Clint Eastwood’s Iwo Jima Duology Accurately Depicts the Battle from Both Sides

Photo Credit: 1. Joe Rosenthal / Wikimedia Commons / Public Domain 2. butchielad / Dreamworks Pictures / Warner Bros. / MovieStillsDB
Photo Credit: 1. Joe Rosenthal / Wikimedia Commons / Public Domain 2. butchielad / Dreamworks Pictures / Warner Bros. / MovieStillsDB

In 2006, legendary actor and director Clint Eastwood released two World War II-era films that focused on both the American and Japanese perspectives of the Battle of Iwo Jima: Flags of Our Fathers and Letters from Iwo Jima.

Eastwood aimed to depict the engagement as it truly was. In an interview with NPR, he said the two weren’t “meant to take either side of the story,” adding that “what it boils down to is when mothers are losing their sons, whether they’re Japanese or American, the reaction always has the same pathos.” The result was a two-part masterpiece of cinema.

Flags of Our Fathers and Letters from Iwo Jima

Still from 'Flags of Our Fathers'
Flags of Our Fathers, 2006. (Photo Credit: butchielad / Dreamworks Pictures / Warner Bros. / MovieStillsDB)

Flags of Our Fathers is based on the book of the same name by James D. Bradley and Ron Powers. The film depicts the events surrounding the raising of the American flag on Iwo Jima during the Second World War and the subsequent fame and scrutiny received by those involved. The story is told from the perspective of three soldiers – John Bradley, Rene Gagnon and Ira Hayes – who are sent on a national tour to raise money for the war effort.

Letters from Iwo Jima tells the story of the same battle, this time from the perspective of the Japanese. It specifically follows the experiences of Gen. Tadamichi Kuribayashi, who is sent to Iwo Jima to prepare for the incoming American forces. Through their letters, we learn about the Japanese soldiers’ personal struggles, fears and sense of duty, as well as their admiration and loyalty to their leader.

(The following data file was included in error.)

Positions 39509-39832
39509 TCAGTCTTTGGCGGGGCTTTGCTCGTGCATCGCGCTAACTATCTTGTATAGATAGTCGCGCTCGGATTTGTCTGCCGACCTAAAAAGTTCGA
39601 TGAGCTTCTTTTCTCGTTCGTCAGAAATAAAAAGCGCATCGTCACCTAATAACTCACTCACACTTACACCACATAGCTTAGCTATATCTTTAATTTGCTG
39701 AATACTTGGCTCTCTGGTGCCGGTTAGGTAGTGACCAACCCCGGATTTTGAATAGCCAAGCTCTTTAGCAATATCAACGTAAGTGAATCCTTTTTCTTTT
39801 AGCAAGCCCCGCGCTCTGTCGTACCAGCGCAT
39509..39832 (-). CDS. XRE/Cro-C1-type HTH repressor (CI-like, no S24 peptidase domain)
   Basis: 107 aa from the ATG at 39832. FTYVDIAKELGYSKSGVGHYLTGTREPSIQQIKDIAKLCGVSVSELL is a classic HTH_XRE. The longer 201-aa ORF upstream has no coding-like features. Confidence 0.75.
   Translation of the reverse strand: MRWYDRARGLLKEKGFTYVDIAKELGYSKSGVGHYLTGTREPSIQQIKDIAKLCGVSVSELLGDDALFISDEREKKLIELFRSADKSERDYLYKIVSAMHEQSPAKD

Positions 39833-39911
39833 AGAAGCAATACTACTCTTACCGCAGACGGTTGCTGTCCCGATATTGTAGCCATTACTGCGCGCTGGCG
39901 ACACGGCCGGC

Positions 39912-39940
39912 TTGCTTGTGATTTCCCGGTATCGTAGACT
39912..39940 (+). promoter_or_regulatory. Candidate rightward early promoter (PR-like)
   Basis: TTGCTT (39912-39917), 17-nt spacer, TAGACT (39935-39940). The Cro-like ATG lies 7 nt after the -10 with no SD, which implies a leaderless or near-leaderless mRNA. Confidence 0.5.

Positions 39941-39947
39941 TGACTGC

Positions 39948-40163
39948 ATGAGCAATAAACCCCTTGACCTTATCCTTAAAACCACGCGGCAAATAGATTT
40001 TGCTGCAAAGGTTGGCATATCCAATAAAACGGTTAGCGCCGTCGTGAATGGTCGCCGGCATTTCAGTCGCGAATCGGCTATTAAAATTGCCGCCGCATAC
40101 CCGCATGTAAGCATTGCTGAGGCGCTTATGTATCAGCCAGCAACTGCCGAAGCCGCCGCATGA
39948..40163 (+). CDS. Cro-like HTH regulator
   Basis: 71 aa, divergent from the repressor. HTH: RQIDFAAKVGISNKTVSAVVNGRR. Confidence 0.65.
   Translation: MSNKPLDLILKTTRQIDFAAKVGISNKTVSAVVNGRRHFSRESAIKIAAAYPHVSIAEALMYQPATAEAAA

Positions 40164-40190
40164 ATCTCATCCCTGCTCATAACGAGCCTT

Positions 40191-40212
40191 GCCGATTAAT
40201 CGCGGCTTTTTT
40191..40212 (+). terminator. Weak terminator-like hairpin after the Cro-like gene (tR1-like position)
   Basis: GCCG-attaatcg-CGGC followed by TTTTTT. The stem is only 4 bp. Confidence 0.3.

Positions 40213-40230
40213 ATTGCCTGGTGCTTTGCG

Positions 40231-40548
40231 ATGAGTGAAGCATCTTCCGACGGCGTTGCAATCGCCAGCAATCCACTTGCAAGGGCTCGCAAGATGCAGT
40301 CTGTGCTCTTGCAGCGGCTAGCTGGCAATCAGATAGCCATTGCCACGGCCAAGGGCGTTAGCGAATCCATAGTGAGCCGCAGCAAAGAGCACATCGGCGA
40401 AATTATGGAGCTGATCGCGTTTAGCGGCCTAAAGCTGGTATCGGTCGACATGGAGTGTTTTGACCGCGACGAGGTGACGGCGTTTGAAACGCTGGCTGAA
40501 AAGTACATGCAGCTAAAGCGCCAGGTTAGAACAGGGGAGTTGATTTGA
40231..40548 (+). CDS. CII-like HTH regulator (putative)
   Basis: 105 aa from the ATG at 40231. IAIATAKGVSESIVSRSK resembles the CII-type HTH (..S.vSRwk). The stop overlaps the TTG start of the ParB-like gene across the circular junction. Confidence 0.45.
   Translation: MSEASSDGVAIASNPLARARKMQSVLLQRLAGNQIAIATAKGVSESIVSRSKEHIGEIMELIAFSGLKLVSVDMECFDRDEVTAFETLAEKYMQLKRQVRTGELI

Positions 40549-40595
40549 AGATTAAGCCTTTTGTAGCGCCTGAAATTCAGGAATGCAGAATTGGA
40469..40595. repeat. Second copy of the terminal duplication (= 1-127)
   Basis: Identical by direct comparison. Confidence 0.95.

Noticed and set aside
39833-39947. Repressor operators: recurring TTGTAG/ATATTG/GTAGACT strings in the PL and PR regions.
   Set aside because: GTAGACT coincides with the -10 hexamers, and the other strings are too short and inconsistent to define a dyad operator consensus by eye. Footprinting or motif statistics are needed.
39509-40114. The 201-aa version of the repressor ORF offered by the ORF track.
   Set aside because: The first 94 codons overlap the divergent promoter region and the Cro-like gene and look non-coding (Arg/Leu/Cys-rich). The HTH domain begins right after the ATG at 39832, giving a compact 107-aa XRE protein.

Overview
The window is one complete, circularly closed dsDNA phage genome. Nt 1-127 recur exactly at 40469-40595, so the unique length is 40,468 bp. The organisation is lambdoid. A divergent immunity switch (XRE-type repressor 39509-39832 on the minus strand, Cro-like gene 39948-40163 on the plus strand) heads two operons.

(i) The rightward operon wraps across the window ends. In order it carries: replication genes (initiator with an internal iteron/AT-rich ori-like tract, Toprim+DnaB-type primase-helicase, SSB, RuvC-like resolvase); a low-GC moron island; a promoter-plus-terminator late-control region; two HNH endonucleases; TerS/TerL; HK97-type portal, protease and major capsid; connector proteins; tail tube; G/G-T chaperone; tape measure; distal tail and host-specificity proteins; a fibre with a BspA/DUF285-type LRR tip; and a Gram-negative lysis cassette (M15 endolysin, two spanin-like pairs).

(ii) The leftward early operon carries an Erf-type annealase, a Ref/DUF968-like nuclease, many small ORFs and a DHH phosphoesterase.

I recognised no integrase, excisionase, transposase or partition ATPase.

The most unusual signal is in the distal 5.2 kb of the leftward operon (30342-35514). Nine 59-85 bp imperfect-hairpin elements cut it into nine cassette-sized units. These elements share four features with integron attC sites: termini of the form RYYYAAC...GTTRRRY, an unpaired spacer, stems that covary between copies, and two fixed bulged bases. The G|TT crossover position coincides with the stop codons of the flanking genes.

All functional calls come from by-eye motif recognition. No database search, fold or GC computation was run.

The two movies together present a more rounded representation of the Battle of Iwo Jima that had never before been presented. For this, they were nominated for – and won – various awards, including Oscars, Golden Globes, Critics’ Choice Awards and the 2007 Cinema for Peace Award for the most valuable film of the year.

Battle of Iwo Jima

US Marines raising the American flag
US Marines raise the American flag on Mount Suribachi, Iwo Jima, 1945. (Photo Credit: Joe Rosenthal / Wikimedia Commons / Public Domain)

The Battle of Iwo Jima was a significant military campaign that took place from February 19 – March 26, 1945 between the US Marine Corps and the Imperial Japanese Army. The island held strategic importance for both sides, as it was located halfway between Japan and American bases in the Marianas. The US military, therefore, viewed its capture as crucial in their proposed plan to invade the Japanese mainland.